Just how quickly will we hear who the new supplier is? Race Director Mike Webb believed it would be around the middle of the season. The tender process starts today, 1st May, and concludes on the 22nd. It will then take a few weeks to evaluate the various bids, before a winner is selected. Bids would be evaluated based on commercial and technical aspects.
Despite the fact that the three main candidates – Dunlop, Pirelli and Michelin – all have recent experience at the highest levels of racing, matching the performance of the Bridgestones would be difficult. That, however, was not a particular concern, although Webb was keen to emphasize that safety would be paramount. If the riders lapped slower on the new tires than on the Bridgestones, so be it. “I don’t care what lap time they do,” Webb said, “As long as they are racing.”
In fact, reducing performance could have a positive effect on some of the traditional venues for racing like Jerez. At Turn 1, Webb explained, they were having to put up a lot of air fence, because the bikes were arriving at the corner far faster than in the past.
Reduced tire performance would slow the bikes up, make them brake earlier, and reduce corner speed, all aspects which reduce the distance the bikes travel when something goes wrong.
That would mean that tracks would not have to look at pushing back walls even further: Turn 1 at Jerez sits underneath a hill, and moving it would mean moving a lot of earth. Turn 1 at the Sachsenring is even worse, trying to move the run off back further there would mean encroaching on the section between Turns 10 and 11, making it almost impossible to move the barrier back much further.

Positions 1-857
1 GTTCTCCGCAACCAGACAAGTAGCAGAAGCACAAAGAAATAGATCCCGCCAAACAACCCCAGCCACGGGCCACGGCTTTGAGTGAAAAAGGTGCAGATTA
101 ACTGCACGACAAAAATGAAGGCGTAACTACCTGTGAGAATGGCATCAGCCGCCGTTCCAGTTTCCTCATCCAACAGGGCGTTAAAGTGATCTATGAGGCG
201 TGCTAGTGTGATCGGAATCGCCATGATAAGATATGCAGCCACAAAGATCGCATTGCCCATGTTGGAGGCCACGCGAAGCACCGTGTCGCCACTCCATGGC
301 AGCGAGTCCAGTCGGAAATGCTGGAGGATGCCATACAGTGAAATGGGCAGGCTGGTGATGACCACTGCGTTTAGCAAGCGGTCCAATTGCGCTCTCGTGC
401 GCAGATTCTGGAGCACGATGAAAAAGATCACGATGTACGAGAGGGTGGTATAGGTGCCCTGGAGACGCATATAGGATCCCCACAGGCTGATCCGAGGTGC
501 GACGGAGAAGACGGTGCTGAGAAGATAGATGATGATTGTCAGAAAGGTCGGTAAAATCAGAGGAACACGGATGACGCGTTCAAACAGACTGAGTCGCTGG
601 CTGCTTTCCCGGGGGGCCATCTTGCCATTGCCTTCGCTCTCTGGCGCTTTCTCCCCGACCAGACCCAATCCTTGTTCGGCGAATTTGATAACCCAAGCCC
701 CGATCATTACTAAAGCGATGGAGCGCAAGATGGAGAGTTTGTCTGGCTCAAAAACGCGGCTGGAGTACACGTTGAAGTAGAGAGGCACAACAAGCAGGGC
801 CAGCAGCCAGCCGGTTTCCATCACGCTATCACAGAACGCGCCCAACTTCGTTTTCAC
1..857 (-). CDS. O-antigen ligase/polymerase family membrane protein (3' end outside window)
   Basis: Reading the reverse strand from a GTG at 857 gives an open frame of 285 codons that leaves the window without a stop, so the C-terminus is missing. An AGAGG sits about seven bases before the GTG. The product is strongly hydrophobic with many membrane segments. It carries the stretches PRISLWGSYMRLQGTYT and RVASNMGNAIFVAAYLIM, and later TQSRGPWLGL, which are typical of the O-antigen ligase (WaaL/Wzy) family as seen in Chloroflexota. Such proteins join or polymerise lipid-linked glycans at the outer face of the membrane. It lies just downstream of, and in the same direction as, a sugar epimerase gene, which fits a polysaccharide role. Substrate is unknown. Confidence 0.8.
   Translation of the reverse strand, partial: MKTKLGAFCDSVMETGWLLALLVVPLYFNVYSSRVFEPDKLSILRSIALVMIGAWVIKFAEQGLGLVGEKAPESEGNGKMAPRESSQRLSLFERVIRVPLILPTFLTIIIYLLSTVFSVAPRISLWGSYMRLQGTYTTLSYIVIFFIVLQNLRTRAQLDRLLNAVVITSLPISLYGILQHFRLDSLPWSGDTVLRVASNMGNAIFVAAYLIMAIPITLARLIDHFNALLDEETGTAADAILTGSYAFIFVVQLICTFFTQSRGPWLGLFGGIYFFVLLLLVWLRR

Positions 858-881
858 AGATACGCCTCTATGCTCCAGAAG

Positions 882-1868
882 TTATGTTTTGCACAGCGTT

The irony of Bridgestone leaving was that for the first time, the riders were unanimous in their praise for the tires supplied by the Japanese firm. The company has faced much criticism over the years for the performance of the tires. But they had improved vastly, especially in the past few years, everyone was keen to emphasize.
Jorge Lorenzo singled out the changes made to improve warm up performance, an aspect which had caused major problems for a number of riders over the years.
Lorenzo had been caught out and thrown from the bike a few times, Valentino Rossi broke his leg at Mugello in 2010 after backing off by just a fraction to allow Hector Barbera to get past, and Hiroshi Aoyama badly damaged his back in 2010 in a cold tire highside, and has never really regained the form which won him the final 250cc championship in 2009.
All praised the performance of the front tire, especially. “I think the Bridgestone tires, especially the front one, has enormous performance. From my switch from Michelin to Bridgestone I just felt from the beginning that the front tire was unbelievable,” Lorenzo said.
Teammate Valentino Rossi concurred. “The last time I used a MotoGP bike without Bridgestone tires was in 2007 and when I switched and I tried the Bridgestones it was a huge step. A big difference,” Rossi said.
Having a new tire supplier would transform MotoGP. “Our sport will change very much in 2016,” Rossi said. “It looks like less electronics on the bike and if you change the tires it means that the bike has to change a lot, especially the riding style. I think the quality of the Bridgestones is very, very high and I don’t know if another supplier can arrive at the same level.”
For Dani Pedrosa, there was only concern. “The first thing you have to ask for is safety,” Pedrosa said earnestly. He then added impishly, “but obviously, then we will complain about the performance!” Most of all, the riders’ wishes had to be paramount. “I hope the new company will listen to the riders,” Lorenzo said.